By Grant Winter
There were two aces Friday in the second round of the BMW South African Open proudly hosted by the City of Ekurhuleni, but there is always an element of luck about a hole-in-one.
With respect to England’s Richard McEvoy and South Africa’s Le Roux Ferreira, who both aced the 158-metre par-three 14th, the shot of the day was – by comparison a tiny little shot – a 30-metre chip over a tricky patch of ground.
Keith Horne missed the green short and right with his tee-shot at the 201m third hole, one of the toughest par-threes that the professionals encounter on the Sunshine Tour.
Horne admitted it was a “horrible” shot and his ball landed in the rough.
It wasn’t the easiest of lies. It required a low, delicate chip running through some longish grass, then a short stretch of closely-mown fairway before reaching a putting surface running hard and fast. The pin was tucked on the far side of the green, and a chip hit a touch too strong would roll down a slope 20 feet past the cup into bogey country.
Now Horne had do some of the serious “detective work” required of golf professionals – trying to find clues to determine how speed and slope and, in this case, wind on a blustery day would affect his shot.
He spent a good deal of time figuring this all out before trusting his judgement and executing the little shot.
The eight-time Sunshine Tour winner pulled it off to perfection, with his golf ball – as if by remote control – running up straight towards the cup and stopping just two feet short of it to set up an easy, tap-in par three.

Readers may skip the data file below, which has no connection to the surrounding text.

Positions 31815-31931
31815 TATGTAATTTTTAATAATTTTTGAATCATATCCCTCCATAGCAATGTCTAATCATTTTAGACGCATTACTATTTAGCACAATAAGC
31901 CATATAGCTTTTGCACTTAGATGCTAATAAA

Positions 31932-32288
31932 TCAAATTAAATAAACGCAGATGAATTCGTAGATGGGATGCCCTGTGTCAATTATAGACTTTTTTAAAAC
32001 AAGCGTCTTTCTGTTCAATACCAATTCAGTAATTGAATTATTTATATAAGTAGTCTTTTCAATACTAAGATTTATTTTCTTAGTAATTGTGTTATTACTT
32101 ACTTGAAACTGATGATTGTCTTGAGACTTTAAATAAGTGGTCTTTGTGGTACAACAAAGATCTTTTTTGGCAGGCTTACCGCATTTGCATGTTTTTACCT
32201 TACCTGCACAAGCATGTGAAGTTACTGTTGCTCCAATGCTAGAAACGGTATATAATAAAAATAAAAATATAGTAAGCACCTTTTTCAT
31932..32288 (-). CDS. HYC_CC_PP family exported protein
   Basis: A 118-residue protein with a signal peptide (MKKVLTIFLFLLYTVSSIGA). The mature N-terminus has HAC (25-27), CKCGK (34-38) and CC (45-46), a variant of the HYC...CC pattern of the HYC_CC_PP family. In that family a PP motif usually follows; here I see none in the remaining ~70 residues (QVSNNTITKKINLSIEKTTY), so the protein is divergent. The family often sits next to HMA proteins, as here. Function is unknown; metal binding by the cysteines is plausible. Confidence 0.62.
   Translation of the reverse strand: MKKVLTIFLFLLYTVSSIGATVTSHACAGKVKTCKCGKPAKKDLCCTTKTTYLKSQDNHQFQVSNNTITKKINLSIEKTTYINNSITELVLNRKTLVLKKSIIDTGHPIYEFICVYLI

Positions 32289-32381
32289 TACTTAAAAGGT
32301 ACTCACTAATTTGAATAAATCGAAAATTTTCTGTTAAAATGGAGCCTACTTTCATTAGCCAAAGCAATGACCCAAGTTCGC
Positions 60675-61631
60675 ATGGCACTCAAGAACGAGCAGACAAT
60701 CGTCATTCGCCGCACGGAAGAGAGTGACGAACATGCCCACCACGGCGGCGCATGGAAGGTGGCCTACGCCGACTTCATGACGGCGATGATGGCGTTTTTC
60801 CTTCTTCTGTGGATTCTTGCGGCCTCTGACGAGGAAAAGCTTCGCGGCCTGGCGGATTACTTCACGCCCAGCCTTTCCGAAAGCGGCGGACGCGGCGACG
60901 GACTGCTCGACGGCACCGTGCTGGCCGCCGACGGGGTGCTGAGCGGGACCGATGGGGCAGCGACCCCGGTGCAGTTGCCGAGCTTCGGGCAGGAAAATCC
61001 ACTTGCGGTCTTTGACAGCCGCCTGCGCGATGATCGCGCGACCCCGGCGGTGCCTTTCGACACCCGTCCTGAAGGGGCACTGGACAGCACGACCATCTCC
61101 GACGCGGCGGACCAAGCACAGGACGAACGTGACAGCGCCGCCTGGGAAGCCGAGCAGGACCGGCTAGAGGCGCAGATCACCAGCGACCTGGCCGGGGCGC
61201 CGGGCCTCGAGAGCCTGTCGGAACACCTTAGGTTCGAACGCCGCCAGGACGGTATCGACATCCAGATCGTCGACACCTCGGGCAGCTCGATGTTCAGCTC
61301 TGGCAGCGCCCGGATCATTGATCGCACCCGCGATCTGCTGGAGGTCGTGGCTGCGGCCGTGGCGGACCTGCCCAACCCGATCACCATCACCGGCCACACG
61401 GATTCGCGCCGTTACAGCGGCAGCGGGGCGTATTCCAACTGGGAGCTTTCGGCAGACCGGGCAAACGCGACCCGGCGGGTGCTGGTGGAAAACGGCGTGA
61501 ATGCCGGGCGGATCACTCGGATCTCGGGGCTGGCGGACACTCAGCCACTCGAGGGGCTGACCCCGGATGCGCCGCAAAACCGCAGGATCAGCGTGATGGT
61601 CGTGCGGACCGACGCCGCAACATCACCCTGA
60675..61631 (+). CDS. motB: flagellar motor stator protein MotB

“It is shots like that that kept the momentum going for me today in tricky conditions because the wind was swirling all the time,” said Horne who posted a bogey-free 69 for an eight-under-par 136 halfway total and the clubhouse lead.
McEvoy’s ace, incidentally, was his first on the main European Tour in his 15 years as a pro.
“The hole was playing to about 145 metres, just perfect for my smooth nine-iron and in it went. At that stage I was needing to make up a couple of shots to make sure I made the cut and, well, I made up those two shots with just one shot!” exclaimed the 36-year-old who posted a 69 following his opening 75 for a level par 144 aggregate.
As an amateur McEvoy played for England and made the Great Britain and Ireland Walker Cup team.
His pro career has seen him divide his time between the European and Challenge Tours, and he has only won once in the paid ranks, on the Challenge Tour in the 2005 Panama Open. He finished tied third in the South African Open in 2011, which equals his best finish on The European Tour.